Dr. Jain highlighted how COVID-19 vandalizes the brain with virus-associated necrotizing disseminated acute leukoencephalopathy. Dr. Gupta gave a superb presentation, highlighting the NEJM paper that noted, during the height of the pandemic in the spring, because patients were not going to the hospital, less stroke imaging occurred. Yet there may have been just as much morbidity from strokes with patients suffering strokes at home, emphasizing how strokes related to COVID-19 have high morbidity and mortality. These presentations, and the RSNA paper presented by Colbey Freeman from U Penn’s Perelman School of Medicine, noted more than one-fifth of patients with COVID-19 presented with neurologic findings with imaging showing critical findings, often had comorbidities from hypertension and diabetes, presenting with elevations in serum creatinine, D-dimer, and fibrinogen.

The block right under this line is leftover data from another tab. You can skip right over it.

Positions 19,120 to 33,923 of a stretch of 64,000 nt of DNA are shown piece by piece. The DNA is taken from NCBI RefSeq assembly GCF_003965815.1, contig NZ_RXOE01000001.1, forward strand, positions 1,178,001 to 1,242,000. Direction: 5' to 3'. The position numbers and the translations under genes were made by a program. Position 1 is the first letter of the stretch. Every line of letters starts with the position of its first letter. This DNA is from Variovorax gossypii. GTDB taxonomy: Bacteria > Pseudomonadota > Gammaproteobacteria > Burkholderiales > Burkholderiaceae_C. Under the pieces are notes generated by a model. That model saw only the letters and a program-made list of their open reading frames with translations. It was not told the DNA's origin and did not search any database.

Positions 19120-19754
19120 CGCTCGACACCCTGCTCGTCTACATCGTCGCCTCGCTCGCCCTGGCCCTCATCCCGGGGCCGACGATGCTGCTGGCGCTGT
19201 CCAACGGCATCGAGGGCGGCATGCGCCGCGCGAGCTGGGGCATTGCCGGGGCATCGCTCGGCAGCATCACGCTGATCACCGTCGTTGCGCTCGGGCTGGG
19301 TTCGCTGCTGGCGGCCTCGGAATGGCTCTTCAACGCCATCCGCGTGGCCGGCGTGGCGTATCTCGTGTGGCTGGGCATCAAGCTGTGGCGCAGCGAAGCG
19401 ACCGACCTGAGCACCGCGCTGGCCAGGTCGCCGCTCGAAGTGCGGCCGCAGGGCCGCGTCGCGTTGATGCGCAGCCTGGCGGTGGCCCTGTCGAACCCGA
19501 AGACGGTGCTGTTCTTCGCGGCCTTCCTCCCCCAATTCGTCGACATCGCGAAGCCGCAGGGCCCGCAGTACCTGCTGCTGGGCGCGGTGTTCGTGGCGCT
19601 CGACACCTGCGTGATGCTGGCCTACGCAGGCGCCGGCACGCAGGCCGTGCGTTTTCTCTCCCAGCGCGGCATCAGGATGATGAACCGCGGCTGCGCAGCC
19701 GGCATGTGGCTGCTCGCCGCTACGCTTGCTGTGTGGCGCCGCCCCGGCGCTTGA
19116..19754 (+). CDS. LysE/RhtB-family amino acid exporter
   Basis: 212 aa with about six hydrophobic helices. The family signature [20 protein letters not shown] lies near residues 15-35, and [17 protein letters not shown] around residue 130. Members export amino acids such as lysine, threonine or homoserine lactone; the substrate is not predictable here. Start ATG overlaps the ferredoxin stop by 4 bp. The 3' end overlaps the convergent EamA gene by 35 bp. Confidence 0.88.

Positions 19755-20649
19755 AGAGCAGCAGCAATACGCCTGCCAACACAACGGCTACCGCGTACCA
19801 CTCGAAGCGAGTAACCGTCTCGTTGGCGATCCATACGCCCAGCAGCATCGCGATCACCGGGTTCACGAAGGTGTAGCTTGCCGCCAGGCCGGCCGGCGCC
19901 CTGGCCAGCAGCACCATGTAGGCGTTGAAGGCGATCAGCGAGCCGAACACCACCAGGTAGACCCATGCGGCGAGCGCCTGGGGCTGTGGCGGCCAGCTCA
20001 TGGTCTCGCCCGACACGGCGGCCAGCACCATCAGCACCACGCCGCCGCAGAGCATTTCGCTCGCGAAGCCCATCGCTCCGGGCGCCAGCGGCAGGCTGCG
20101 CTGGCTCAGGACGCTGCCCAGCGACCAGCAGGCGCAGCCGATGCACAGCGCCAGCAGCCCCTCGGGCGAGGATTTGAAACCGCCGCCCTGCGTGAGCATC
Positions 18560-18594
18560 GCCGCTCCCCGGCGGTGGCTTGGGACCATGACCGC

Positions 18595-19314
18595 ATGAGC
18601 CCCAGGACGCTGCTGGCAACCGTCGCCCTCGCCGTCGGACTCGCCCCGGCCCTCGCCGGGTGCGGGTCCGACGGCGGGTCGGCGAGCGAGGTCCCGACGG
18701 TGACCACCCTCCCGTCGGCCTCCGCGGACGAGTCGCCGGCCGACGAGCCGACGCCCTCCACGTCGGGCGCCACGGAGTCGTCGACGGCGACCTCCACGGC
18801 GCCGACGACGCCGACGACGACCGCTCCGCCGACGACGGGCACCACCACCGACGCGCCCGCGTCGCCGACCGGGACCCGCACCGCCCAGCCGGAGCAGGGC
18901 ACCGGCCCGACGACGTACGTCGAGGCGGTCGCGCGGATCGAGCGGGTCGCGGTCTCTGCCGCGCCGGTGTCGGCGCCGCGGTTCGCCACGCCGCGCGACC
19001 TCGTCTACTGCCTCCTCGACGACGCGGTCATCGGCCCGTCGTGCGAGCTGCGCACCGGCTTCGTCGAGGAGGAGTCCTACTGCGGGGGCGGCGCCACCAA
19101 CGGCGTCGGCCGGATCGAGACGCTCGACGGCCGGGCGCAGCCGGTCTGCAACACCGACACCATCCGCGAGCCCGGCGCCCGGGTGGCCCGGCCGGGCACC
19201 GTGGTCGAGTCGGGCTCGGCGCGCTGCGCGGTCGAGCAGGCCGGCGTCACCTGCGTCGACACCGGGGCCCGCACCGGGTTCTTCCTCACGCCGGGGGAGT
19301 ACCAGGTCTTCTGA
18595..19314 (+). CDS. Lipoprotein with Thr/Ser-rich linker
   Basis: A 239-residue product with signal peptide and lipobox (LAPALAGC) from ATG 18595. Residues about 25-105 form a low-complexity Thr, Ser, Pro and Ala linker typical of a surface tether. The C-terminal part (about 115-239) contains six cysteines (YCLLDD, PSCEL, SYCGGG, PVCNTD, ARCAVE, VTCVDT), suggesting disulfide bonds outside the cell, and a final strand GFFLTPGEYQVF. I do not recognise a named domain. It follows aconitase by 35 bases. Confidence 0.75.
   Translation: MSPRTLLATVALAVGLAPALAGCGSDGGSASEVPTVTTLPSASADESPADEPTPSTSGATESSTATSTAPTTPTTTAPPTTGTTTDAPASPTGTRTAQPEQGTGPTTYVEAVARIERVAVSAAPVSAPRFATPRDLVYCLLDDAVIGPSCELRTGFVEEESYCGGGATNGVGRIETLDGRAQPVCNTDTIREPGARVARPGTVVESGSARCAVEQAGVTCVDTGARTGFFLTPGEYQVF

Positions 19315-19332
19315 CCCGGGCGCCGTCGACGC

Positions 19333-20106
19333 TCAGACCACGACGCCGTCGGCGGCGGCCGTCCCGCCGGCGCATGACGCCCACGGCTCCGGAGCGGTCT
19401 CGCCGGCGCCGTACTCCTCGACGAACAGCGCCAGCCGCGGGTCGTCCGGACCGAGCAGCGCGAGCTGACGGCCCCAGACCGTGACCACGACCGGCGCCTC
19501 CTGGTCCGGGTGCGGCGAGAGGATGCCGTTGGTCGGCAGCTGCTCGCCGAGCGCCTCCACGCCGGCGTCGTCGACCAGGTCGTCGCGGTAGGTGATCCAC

These RSNA presentations highlight the fact that we are still in the midst of the pandemic, or more globally, a “systemic” because COVID-19 affects minority populations already at greater risk due to inequities and disparities in access to health care. I continue to get tested. My PCR is now negative, and my antibodies skyrocketed from six several months ago to 173 last week, supposedly correlating to how badly one had the disease. I am one of the lucky ones, with a supportive family, friends, job, and access to great health care. I can come back to work. Although vaccines are on the horizon, there is much about this virus we still do not know. Why do some patients have minimal symptoms with smell loss? Why do others have severe respiratory issues? Why do some COVID-19 patients have devastating neurologic complications? For the near future — as much as we all still want to get together — we need to each do our part: socially distance, pursue the science of the disease, follow the CDC recommendations, and do as much as we can to support our fellow health care workers and our communities.